Further socio-demographic information on the panel members is provided in Table 1. The majority of panel members identified as being Aboriginal, with one identifying as Torres Strait Islander and one identifying as both Aboriginal and Torres Strait Islander. There was a broad representation of States and Territories across Australia, with panel members from every state and territory. It is important to note that while we recruited a panel of people with professional expertise, almost all panel members reported also having had personal experience (outside of their professional role) with NSSI in either themselves, their families, their friends, or in their broader community network. Just one panel member had not had any personal experience with NSSI. This indicates that almost all panel members were able to draw on both professional and personal experiences when rating the statements in the questionnaires, adding an important richness to their expertise.
Ratings of the statements
An overview of the three rounds of the Delphi study is provided in Fig. 1 and a breakdown of the number of endorsed and rejected items for each section of the Delphi questionnaire is provided in Table 2. We started with a total of 175 statements in the Round 1 questionnaire, and included an additional 10 new statements based on feedback from the panel, resulting in a total of 185 different statements being rated by the panel across the two rounds of questionnaires. Of these 185 statements, 115 were endorsed as being either Important or Essential for the guidelines by ≥90% of panellists; 81 statements were endorsed in Round 1 and 34 in Round 2. A total of 70 statements were not endorsed for the guidelines; 46 statements were rejected in Round 1 and 24 in Round 2. Additional file 1 contains the ratings for all the statements (both endorsed and rejected) that were presented to the panel.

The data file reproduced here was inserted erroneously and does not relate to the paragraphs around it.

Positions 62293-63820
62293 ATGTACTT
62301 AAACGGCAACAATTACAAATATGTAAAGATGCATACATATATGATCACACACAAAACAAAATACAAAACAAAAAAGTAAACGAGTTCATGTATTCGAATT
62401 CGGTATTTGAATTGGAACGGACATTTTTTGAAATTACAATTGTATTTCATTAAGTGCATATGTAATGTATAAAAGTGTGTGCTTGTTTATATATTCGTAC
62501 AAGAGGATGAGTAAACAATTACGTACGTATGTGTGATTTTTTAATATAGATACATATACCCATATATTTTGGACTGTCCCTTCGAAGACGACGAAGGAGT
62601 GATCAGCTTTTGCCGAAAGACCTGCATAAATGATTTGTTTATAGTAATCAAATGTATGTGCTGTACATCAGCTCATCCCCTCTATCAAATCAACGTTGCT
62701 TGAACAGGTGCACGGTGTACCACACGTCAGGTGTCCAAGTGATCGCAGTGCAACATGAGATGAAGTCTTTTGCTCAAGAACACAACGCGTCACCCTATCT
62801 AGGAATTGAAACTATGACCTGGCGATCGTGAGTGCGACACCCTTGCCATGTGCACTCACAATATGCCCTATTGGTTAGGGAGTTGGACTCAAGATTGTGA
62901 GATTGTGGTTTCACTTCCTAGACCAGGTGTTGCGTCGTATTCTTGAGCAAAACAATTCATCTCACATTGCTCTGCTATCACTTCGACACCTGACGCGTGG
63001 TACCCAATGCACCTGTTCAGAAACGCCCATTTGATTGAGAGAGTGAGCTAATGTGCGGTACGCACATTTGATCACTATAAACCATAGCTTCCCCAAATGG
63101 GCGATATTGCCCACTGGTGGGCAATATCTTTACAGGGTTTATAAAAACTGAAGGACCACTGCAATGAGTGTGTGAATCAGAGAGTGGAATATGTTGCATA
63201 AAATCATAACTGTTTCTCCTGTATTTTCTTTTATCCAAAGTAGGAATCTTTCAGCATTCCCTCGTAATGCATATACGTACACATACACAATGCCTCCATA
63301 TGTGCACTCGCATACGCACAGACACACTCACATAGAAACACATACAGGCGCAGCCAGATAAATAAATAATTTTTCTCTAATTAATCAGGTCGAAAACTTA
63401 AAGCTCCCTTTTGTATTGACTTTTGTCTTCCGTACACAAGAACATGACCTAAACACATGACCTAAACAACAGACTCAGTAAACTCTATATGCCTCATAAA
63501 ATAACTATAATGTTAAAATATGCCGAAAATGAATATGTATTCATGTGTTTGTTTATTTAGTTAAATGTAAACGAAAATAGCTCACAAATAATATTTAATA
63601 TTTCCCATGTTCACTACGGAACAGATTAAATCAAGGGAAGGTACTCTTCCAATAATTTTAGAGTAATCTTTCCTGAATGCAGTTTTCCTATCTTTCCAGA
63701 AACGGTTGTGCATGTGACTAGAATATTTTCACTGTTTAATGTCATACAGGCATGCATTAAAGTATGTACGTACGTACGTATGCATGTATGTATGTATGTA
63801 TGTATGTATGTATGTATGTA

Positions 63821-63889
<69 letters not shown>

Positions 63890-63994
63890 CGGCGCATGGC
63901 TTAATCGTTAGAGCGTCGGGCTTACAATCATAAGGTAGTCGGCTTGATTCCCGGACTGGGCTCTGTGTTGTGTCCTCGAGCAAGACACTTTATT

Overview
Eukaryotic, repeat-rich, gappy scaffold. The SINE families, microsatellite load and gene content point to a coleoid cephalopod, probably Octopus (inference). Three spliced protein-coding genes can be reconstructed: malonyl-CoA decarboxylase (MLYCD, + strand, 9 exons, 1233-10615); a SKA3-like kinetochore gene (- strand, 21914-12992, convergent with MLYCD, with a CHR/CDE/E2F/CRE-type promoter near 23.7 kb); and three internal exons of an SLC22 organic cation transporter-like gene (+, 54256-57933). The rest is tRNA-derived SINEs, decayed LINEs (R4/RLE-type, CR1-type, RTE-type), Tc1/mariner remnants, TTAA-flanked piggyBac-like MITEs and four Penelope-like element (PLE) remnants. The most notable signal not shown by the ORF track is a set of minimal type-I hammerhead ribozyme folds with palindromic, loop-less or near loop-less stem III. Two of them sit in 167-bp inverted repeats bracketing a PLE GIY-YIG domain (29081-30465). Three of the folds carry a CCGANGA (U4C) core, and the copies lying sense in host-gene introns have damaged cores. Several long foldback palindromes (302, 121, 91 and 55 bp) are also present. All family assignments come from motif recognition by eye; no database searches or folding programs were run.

The aim of this study was to re-develop the Aboriginal mental health first aid guidelines for members of the public in providing assistance to an Aboriginal or Torres Strait Islander person engaging in NSSI. This was achieved by drawing on the knowledge of a panel of Aboriginal and Torres Strait Islander people who have expertise in NSSI. Despite being from diverse backgrounds and geographical locations across Australia, the expert panel was able to reach a high level of consensus on a range of mental health first aid techniques, and 115 statements that were endorsed by ≥90% of panellists were included in the re-developed guidelines.